Monday, January 07, 2008

In the Heat of the Night

In the Heat of the Night, Virgil Tibbs (Sydney Potier) plays a homicide expert from Philadelphia, who is literally dragged into a murder case in Sparta, Mississippi because he is believed to have been a suspect. When Officer Woods finds a dead body, he is told to try and find the suspect, but he merely finds a lone black man, Tibbs, who he orders at gunpoint to get into the car and is taken to the station. Upon arriving at the station, he reveals to the audience that he is a police officer from Pennsylvania. The chief is told that he must take Tibbs along as help, since he is one of the few people able to solve the crime. Tibbs endures blatant racist attitudes from the southern men he works with, and even those he helps.

MY reaction to the movie was that I believed that it accurately would suggest how people would react to a professional black man in the situation that Tibbs was put in. When he is a suspect, he is constantly referred to as "boy", but when he tells the police that he is an officer, and an expert in homicide crimes, he is called "officer", Tibbs, or Virgil. The tensions throughout the film are well shown when the men of Sparta are constantly threatening him, whether it was through racial slurs such as "nigger" or "boy", or physically with guns and/or fists. The people were sometimes afraid of a professional black man, and was even asked when he was put in jail, "Why you wearing a white-mans clothes?” referring to the suit Tibbs wore. This movie frames blackness as a handicap, at least in the south, but has not prevented him from becoming an officer who earns $162.39 a week (which was a reasonable sum).

This was a good movie that portrayed the reality of a situation that, though fictional, seemed plausible. Potier did an excellent job of portraying Tibbs, and the film also showed the racist side of “blackness”, which is something that we had not seen in either “Beverly Hills Cop” or “Lethal Weapon”.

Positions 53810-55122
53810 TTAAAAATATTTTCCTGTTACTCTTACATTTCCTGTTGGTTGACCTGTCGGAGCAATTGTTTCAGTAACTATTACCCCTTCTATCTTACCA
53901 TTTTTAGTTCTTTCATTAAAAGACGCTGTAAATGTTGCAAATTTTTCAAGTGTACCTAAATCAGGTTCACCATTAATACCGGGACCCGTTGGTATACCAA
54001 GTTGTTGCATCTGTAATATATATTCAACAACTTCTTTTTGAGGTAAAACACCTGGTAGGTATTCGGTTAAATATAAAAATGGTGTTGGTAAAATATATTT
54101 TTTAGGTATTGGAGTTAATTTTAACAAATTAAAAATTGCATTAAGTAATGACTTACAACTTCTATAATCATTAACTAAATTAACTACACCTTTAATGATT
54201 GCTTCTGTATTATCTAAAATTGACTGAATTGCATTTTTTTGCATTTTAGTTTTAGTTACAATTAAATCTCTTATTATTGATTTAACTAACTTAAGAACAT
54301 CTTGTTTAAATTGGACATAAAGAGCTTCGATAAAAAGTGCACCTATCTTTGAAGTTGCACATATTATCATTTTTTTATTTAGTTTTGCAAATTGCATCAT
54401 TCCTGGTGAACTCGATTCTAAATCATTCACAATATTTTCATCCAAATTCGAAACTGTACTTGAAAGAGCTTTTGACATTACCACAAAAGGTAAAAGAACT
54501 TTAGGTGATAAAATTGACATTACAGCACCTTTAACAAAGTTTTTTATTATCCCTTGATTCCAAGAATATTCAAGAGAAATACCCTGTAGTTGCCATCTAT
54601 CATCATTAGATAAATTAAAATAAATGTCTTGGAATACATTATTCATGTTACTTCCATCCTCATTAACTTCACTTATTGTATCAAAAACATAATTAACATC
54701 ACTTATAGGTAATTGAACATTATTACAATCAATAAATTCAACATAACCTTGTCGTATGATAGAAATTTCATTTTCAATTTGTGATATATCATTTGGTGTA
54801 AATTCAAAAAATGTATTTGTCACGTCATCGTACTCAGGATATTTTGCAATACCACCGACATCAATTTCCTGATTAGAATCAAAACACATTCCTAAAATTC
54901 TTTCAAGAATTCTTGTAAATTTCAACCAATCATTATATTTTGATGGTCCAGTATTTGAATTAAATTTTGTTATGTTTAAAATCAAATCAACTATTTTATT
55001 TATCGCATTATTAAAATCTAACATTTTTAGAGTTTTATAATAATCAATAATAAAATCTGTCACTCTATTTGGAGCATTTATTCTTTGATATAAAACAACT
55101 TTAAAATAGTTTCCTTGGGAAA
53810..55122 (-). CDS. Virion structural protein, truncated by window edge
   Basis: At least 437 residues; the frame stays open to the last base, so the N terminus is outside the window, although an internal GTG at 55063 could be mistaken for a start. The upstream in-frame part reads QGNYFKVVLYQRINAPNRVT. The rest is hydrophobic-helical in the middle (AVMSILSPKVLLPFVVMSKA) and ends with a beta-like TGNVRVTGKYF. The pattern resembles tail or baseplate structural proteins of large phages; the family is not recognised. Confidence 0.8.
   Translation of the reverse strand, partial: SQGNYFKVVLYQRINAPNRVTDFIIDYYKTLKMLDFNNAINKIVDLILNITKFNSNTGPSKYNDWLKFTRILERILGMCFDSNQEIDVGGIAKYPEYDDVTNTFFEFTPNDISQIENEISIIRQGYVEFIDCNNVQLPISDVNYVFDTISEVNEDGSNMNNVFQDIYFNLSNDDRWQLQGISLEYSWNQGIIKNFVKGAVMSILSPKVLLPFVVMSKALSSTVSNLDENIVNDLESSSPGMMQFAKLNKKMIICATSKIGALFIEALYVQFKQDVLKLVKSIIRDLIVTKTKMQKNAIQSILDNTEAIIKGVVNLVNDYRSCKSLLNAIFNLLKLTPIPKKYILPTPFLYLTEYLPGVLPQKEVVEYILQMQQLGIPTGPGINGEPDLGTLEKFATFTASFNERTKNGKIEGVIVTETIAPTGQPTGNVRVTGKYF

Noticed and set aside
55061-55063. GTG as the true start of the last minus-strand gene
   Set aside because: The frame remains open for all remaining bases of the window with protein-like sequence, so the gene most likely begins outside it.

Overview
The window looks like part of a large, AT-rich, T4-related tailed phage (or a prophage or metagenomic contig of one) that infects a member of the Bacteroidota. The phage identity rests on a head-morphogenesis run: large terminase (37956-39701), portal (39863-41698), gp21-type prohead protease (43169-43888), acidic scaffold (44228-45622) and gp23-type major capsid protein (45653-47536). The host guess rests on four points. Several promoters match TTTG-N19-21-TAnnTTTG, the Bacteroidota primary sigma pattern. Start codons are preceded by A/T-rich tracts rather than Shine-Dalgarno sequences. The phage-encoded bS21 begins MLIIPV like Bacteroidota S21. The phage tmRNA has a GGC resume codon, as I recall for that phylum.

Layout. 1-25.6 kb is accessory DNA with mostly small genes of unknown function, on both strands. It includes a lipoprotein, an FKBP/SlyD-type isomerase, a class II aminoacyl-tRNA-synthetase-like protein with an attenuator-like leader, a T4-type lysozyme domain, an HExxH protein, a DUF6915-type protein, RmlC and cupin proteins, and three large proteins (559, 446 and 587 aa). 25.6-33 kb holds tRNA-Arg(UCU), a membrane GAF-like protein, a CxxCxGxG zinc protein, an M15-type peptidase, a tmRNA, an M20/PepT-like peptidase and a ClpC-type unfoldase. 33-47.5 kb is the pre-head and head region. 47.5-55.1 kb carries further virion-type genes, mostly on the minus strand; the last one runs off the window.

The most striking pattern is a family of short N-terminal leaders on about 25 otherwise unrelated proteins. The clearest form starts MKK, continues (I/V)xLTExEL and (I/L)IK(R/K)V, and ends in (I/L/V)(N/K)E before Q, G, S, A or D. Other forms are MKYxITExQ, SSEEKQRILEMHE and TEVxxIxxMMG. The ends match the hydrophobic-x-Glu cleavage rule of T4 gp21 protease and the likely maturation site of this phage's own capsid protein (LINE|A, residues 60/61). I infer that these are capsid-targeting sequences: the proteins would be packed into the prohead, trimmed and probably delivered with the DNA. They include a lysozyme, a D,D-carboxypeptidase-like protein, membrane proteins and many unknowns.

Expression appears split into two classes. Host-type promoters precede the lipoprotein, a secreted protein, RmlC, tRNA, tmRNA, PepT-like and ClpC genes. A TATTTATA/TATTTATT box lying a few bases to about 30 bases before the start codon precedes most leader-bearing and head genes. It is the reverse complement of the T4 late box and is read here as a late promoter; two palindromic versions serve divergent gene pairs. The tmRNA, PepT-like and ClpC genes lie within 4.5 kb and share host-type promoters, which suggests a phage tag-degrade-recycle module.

Blogger paigecole said...

I agree that this movie showed a more realistic view of racism in law enforcement. Each white man that Tibbs comes in contact with, is initially arrogant to his face, until they are informed of his success as a homicide expert. Though he was harassed and treated poorly, Tibbs never stepped out of line, and always stayed composed, with the exception of the scene at the cotton plantation.

6:39 PM  
Blogger Emily Wilson said...

I agree with your point, I think that this movie did accurately portray how a black man would have been treated in Mississippi during this time period. Virgil was minding his own business at the train station until Sam came to arrest him for murder. He was arrested for no reason other than the fact that he was an African American man in a small racist southern town. To prove this point the police officers were stunned to find out that he was an intelligent, well paid cop from Philadelphia. It was a story that could have been real for many black people during that time.

8:23 PM  
Blogger Vladigogo said...

So, your comment draws us back to what other folks have said. Is the film about race? About class? About intelligence? About experience? About expectation?

9:04 PM  

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